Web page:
VoIP is quickly becoming a household name but not many people understand how the technology works. To the average person, talking about VoIP means wading through acronyms and mysterious terms like SIP and UC. No wonder everyone gets confused!
If your business is considering an upgrade to VoIP but you don’t know much about it, you are at the right place. Keep reading for an in-depth look at how VoIP technology works.
VoIP refers to a set of standards that make it possible for people to make voice calls over the internet instead of using the telephone company. VoIP is also commonly known as Internet telephony. Service providers can Implement VoIP in multiple ways. There are many standards although SIP is the most common protocol.
People started switching to VoIP because it was less expensive than traditional phone systems. It also allows users to make calls even if they do not have telephone service. All you need is an internet connection and a device that can make VoIP calls.
Now that you know what VoIP is, it’s time to understand the basics of the underlying technology.
VoIP works by converting voice signals into digital data packets. After this conversion, these data packets are indistinguishable from any other data like email, pictures, or video. That means they can be transmitted over computer networks without needing additional infrastructure like copper wires. Once the data packets reach the destination, they are reassembled and converted back into voice signals for the other user.
A typical VoIP system will have many components but the end-user rarely sees any moving parts. The user experience with VoIP is no different from using a typical landline. Even the desk phones look remarkably similar. However, VoIP offers additional benefits in that you don’t need phones to make calls. Users can make and receive VoIP calls through computers, smartphones, tablets, and many other internet-connected devices.
Before the VoIP industry read maturity, there were a lot of competing standards and alternatives for internet voice calls. Nowadays, the Session Initiation Protocol (SIP) is the industry standard and most commonly used by providers. There are two options for business organizations considering VoIP. The first option is to use a hosted VoIP third-party service provider. The second option is to purchase and use SIP trunks with IP-PBX hardware.
A traditional business phone system consists of a Private Branch Exchange (PBX) and individual phone lines. The entire system is connected to the local phone company with physical infrastructure and it is called a trunk. The PBX hardware allows an organization to share a set of phone lines between employees. This way, the company does not need to purchase separate lines for every single employee.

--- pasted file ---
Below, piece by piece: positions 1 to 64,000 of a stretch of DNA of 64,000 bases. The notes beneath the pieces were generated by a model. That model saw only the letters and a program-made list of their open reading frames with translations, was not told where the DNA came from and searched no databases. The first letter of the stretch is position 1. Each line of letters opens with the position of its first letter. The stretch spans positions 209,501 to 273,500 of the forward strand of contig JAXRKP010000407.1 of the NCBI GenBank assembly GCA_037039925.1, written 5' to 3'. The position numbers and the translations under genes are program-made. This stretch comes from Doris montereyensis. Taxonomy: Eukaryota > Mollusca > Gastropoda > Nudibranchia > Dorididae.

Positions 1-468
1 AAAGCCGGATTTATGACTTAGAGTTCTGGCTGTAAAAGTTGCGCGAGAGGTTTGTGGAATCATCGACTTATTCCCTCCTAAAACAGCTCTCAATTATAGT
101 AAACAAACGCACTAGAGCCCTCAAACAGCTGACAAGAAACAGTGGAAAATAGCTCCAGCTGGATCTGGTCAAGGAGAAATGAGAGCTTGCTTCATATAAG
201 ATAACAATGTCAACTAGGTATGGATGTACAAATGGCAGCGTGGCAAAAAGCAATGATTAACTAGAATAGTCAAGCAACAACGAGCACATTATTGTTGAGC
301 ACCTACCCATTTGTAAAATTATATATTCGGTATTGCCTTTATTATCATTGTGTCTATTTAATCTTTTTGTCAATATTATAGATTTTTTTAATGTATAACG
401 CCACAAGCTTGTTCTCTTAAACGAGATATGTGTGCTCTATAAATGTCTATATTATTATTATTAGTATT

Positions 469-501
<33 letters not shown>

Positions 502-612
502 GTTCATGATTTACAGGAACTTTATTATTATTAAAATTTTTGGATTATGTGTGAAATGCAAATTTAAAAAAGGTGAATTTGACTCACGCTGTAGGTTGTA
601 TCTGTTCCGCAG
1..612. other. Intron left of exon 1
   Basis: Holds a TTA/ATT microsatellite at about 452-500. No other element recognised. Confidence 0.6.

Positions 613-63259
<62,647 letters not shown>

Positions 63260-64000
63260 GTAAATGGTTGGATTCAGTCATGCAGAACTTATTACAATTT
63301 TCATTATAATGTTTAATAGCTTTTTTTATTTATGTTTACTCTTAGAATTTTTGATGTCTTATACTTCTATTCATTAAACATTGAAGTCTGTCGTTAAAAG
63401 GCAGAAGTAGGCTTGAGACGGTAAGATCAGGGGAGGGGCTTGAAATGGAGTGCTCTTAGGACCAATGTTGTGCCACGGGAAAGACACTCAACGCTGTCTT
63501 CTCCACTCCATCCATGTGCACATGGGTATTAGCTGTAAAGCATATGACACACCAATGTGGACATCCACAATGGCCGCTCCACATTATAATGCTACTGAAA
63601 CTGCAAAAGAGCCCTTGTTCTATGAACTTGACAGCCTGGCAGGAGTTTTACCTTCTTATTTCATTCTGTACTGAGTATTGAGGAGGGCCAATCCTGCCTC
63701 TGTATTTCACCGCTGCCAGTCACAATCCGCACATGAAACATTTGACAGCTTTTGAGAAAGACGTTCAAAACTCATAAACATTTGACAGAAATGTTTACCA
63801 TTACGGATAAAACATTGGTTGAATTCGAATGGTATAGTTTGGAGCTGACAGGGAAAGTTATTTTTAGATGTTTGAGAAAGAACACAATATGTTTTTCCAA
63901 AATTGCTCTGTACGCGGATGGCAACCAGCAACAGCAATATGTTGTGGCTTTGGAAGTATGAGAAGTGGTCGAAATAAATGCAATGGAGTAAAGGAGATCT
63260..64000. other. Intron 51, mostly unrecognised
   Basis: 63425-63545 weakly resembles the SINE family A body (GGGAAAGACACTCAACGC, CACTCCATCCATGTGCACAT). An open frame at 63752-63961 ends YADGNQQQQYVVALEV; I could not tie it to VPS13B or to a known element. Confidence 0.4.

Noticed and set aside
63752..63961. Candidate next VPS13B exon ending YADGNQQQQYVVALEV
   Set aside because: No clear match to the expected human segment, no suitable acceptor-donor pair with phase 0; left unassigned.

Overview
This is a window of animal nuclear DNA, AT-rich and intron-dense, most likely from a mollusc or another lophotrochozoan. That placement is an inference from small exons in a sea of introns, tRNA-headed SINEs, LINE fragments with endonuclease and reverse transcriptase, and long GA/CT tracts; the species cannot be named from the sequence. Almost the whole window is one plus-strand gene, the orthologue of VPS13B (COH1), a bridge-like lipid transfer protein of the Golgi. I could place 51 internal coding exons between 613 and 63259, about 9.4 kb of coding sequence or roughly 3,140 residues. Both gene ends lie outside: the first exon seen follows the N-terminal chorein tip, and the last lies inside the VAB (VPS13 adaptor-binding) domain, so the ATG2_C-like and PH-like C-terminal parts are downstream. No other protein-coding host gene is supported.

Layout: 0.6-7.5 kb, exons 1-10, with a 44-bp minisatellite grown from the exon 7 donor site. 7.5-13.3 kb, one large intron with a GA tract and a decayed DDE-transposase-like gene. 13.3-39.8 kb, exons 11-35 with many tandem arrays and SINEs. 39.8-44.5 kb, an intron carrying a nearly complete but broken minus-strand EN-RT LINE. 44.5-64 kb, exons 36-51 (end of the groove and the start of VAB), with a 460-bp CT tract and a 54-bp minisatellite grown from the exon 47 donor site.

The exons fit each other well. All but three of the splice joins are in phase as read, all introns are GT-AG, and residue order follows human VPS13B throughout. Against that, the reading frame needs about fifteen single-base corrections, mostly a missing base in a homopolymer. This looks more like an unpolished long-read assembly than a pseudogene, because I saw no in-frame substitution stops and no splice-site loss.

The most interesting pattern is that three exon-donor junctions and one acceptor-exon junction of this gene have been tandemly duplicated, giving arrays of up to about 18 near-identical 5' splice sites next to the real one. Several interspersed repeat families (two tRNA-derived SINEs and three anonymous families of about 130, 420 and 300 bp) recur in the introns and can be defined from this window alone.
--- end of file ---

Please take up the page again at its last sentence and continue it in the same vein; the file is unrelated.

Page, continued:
SIP trunking is similar except there is no physical connection between the business and the service provider. The trunk is a virtual connection over a data network. The PBX is capable of handling internet calls and so is referred to as an IP-PBX. The rest of the system consists of an array of desk phones, mobile devices, computers, and tablets.
SIP trunking offers a significant advantage over the traditional PBX system. With landlines, businesses have to purchase trunks in specific quantities. One trunk can handle 23 voice channels. So companies have to buy them in multiples of 23, even if they only need 35 channels. SIP trunks have no such limitations. An organization can purchase exactly as many lines as they need.
Hosted VoIP is quite different from using SIP trunks. For one thing, the business does not have to purchase any hardware or software licenses. There is no equipment on the premises at all. The service provider delivered phone services over the internet to the business client. They handle setting up the infrastructure, maintaining it as well as periodic upgrades.
Hosted VoIP is also called cloud VoIP because the services are delivered over the internet. Administrators within the organization can make changes to the features available to users through an online dashboard. New features and phone lines can be added in an instant. There is no need to wait for a technician to install physical equipment or wiring.
Hosted VoIP has quickly become popular, especially among small and medium businesses. Any organization that does not have the in-house expertise to set up and manage their system can opt for hosted VoIP. Even bigger organizations are choosing this alternative as it allows their employees to focus on more productive tasks.